[06/20/06] MST Informa #119: Plant agroecology in the heart of the world

Dear Friends of the MST,

We would like to share a portion of text below, written by the Benedictine monk Marcelo Barros for the Fifth Conference of Agroecology—Developing a Popular and Sovereign Project for Agriculture. The encounter occurred in Cascavel, Paraná on June 7-10, where it brought together more than 5,000 agriculturists from across the state to exchange experiences and discuss agroecological production and sustainable development. The complete document can be found on the MST website on the internet.

“In almost all presentations and discussions we have had here, we have seen that the economic model in place in Brazilian society and in a large part of the world today, the so-called neoliberal capitalism, or whatever you would like to call it, has sunk the world into social inequality that is more scandalous every day and that is responsible for ecological destruction that, if it continues on this path, will destroy the planet and make life on Earth impracticable. We all know that, etymologically speaking, the term ‘economy’ has the same prefix as ‘ecology.’ In the more profound sense, ‘economy’ means the administrative norm of the common household so that all can live in a dignified way. Today, the economy is exactly the opposite of this. For this reason, there is no possibility of an ethic of ecology and solidarity in this universe of an exculpatory market and a competitive economy.

As I am writing this text, in Xingu, hundreds of Indians are occupying the hydroelectric plant of Paranatinga II, on the Kuluene River in Mato Grosso. These construction sites had already been seized by the Federal Justice, but nevertheless they continue. The Indians say that this hydroelectric plant will do irreparable damage to the Kuluene River that runs through the Xingu Park, where 5,000 people of 15 ethnicities live. The dam will prevent the reproduction of many species of fish that need rapids and the uninterrupted length of the river to reproduce. This will affect the life and survival of many indigenous communities in a terrible way. They know that the plant is being built to guarantee large plantations of soy and pasture, destroying the forest and savanna. Furthermore, they are going to flood sacred territories of the Xingu people where the first Kuarup was celebrated in honor of the illustrious dead, a ceremony that is observed by many ethnicities there.*

There are two life philosophies that are at stake. It is not possible to maintain and contribute to the official lifestyle of profit and eke out an ethic of solidarity and ecology. However, we know that capitalism does not just sell products and merchandise. It sells dreams, it sells symbols. It dominates our imagination. It makes slaves of our fantasies. Besides destroying transgenic seeds, we have to stop transgenics of the soul, of our sensibilities, and of our feelings. And we have to, of course, occupy space. We must recreate a sensibility that makes our concept of life, managing relations, and living our way of cultivating and feeding ourselves more and more attractive and pleasurable.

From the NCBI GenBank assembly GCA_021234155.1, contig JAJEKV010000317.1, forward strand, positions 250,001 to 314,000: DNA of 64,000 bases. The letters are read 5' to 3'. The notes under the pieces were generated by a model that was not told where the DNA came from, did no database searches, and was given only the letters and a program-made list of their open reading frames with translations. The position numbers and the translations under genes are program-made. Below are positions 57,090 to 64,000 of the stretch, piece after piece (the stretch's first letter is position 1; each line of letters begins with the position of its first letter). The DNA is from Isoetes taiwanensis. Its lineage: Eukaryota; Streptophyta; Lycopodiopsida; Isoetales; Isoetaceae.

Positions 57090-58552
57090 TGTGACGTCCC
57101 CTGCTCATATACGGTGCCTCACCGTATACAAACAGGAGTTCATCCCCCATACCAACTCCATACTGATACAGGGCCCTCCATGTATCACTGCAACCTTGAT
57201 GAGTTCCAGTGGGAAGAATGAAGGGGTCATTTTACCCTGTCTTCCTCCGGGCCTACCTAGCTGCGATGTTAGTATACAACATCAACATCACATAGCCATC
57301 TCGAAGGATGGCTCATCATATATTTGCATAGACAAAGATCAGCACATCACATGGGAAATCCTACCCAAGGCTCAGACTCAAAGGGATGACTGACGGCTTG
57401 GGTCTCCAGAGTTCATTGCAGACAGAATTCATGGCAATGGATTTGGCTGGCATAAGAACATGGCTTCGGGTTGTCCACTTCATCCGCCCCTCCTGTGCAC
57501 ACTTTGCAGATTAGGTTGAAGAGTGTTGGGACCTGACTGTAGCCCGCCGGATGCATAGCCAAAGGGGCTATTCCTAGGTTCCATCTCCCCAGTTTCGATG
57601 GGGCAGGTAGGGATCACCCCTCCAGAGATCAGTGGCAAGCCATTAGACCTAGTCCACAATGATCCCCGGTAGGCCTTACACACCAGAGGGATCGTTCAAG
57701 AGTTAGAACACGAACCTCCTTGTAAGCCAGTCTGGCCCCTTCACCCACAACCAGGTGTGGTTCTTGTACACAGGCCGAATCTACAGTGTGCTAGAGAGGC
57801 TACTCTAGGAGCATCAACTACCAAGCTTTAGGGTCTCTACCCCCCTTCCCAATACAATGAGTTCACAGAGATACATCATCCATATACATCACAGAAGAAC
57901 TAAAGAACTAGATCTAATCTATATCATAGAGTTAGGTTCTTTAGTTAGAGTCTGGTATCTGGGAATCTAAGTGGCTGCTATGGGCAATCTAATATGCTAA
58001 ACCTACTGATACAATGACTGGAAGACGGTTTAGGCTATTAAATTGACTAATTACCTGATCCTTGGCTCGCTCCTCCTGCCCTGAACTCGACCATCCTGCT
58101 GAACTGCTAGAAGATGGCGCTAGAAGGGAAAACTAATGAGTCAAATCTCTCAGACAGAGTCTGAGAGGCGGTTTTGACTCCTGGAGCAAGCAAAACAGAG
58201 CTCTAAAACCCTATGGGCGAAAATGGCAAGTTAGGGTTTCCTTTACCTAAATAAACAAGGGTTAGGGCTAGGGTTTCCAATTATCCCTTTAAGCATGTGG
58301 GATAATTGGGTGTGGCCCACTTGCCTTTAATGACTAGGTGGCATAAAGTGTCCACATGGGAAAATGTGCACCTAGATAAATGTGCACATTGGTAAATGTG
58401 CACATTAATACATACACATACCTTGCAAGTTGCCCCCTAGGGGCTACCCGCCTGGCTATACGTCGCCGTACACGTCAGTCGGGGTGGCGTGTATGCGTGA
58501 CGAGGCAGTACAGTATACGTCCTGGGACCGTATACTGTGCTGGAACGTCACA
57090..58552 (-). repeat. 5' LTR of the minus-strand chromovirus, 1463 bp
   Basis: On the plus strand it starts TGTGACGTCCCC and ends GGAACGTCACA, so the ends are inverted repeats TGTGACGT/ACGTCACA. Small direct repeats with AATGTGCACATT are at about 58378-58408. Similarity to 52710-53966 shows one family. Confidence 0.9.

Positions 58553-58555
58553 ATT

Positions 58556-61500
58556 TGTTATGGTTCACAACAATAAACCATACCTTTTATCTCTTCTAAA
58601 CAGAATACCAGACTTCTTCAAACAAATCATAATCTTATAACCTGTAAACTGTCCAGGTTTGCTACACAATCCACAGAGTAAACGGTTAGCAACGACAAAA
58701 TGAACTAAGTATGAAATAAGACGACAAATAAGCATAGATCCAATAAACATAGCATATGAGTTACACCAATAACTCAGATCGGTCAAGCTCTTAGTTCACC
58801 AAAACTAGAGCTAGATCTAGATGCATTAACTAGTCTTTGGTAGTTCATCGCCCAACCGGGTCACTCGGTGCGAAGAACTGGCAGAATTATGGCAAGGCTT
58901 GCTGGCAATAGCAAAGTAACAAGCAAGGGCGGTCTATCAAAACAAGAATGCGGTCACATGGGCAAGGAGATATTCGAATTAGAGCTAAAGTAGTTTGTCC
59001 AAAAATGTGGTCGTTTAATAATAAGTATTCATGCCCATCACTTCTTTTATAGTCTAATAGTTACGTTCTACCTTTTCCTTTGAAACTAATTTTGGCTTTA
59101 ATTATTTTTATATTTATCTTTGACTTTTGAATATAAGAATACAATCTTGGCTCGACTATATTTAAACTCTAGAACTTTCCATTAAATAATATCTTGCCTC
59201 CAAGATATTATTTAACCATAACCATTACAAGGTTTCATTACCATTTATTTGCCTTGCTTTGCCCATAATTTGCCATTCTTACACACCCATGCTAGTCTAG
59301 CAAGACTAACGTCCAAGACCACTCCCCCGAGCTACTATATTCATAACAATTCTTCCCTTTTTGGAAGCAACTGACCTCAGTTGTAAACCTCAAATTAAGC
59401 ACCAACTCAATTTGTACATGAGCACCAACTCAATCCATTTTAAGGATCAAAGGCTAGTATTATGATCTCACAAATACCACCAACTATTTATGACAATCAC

Agroecology already has 30 years of experience. This is already the Fifth National Conference and there have been many regional encounters, principally here in the South. And what is beautiful and important is that we live Agroecology, not just reclaiming it as an ancient and traditional agriculturist technique that the Indians and our ancestors who worked the land knew. We learn from elders and indigenous communities that Agroecology is a way of life, a spirit with which we feel and see relations and life itself. Since we are not isolated on a distant island, we have to live with this system and even, whether we like it or not, participate in it: manage the earth and agriculture in accordance with rules that not just we make up, have access to programs and funding that can favor family agriculture, and so on and so forth.

But the challenge is that we do not want our products to become just another fashion label, a brand, an elitist thing. If we are convinced that life itself demands Agroecology and that this should be the common and normal way of production, then we have to fight so that it can become more accessible to everyone.


The world has a heart just as we do. Human beings, men, women, young people, old people, and children, have the function of being the soul, the principle of zeal and love for the entire universe. Society has not only failed to prepare us for this, but on the contrary, it has made us think that each person lives just for him- or herself. For this reason, a permanent effort of converting and planting new sensibility every day is important.

Rural agroecology and the agroecology of our entire lives require more solid community structures. It is necessary for us to go against the grain of neoliberal individualist society and create new relations that belong to the community, are light, current, and can be reference points for today’s world, primarily for youth. With this community base, we can create an economy of reciprocity, of service to life, and not to accumulation and consumption. We must also recreate political structures that are more humanized and less vertical.